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Amy Gardener wrote:My honey supplier works the farmer's markets. Because he takes a dollar off for jar returns (doesn't want to scrape off stickers), he skips the label and gives a one page printed newsletter flyer with his contact information and newsy updates about his "girls," the bees. It's very upbeat and makes me smile. He writes the source of the nectar (apple blossom, pecan, prickly pear...) on the Mason jar using colorful Sharpie pens. Affordable label = no label.



I love this idea. In the state I live in, however, and likely in most states, selling an unlabeled, packaged food product is against the law. If someone were to get sick and suspected that item was the culprit, then got the state's equivalent of the FDA or Dept. of Agriculture involved, there would be a whole lot of trouble coming along with that. I'm not sure it's worth it. I sleep better following the labeling laws, crossing my "t"s and dotting my "i"s, especially when it comes to selling food items.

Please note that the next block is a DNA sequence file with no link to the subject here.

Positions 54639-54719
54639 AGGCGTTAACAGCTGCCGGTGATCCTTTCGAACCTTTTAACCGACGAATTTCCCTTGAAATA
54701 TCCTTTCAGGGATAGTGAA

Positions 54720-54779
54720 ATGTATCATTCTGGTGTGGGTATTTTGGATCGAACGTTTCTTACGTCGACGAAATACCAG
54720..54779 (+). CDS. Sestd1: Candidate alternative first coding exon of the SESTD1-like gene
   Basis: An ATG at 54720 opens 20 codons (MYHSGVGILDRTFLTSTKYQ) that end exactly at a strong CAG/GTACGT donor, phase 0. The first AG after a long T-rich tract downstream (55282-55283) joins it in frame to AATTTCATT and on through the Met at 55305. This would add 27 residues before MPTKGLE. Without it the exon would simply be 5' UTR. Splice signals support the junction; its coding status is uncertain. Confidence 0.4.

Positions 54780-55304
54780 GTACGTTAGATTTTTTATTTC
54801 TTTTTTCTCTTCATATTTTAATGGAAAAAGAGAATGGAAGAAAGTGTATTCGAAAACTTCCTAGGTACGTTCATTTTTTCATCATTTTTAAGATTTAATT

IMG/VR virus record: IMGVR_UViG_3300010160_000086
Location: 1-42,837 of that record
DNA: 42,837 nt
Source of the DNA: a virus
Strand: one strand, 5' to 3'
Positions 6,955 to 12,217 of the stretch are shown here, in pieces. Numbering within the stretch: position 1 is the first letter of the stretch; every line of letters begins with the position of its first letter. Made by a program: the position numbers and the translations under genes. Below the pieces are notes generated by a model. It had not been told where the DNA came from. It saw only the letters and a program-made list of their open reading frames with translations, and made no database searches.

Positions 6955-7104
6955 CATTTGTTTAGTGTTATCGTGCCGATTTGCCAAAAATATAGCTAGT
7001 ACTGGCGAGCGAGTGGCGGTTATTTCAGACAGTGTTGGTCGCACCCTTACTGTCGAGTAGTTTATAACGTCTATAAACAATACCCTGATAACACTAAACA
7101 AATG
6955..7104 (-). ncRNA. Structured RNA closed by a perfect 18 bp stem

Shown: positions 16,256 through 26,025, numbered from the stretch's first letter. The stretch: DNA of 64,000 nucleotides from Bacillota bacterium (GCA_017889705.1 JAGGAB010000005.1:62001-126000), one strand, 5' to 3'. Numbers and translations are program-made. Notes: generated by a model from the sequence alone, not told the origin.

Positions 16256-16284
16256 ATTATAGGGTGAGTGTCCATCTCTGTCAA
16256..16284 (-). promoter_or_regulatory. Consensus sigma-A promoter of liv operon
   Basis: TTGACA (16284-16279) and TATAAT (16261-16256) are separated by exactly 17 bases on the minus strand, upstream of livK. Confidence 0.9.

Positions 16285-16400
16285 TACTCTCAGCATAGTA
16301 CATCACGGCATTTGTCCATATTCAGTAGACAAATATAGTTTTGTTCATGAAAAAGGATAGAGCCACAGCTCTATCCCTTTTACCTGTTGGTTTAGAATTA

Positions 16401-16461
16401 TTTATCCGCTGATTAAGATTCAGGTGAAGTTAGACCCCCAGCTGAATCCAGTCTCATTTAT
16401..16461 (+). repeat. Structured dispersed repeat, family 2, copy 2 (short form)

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I would double check the labeling requirements as to whether the label must be legible forever. An injet or bubble jet type printer created label does not stand up to water, oil etc. And cannot be cleaned by "wiping down".

If you were labeling something like a cookie or other quickly consumed item, no problem; a honey jar is a WHOLE different issue. I would assume most jars are handled multiple times, and the nature of Honey (and peanut butter, jam, bananas - items commonly paired WITH honey) would quickly erode the legibility of the label - INCLUDING your contact info for resale.

I am unfamiliar with Laser Printers, and whether this would be an issue with them.

It may well be worthwhile to have them properly printed off site, ideally with a water soluble glue that requires running the label through a water trough and onto the (I assume) glass jars - they are slippery and easily repositioned with this product.

Lastly, printer ink is stupidly pricey - by the time you add your expense of locally purchased stickers (avery), the cost of ink and your time it simply may not be worth it.

Perhaps speak with local vendors at the local market and see what they do?

 
What could go wrong in a swell place like "The Evil Eye"? Or with this tiny ad?
Greenhouse of the Future ebook - now free for a while
https://permies.com/goodies/greenhouse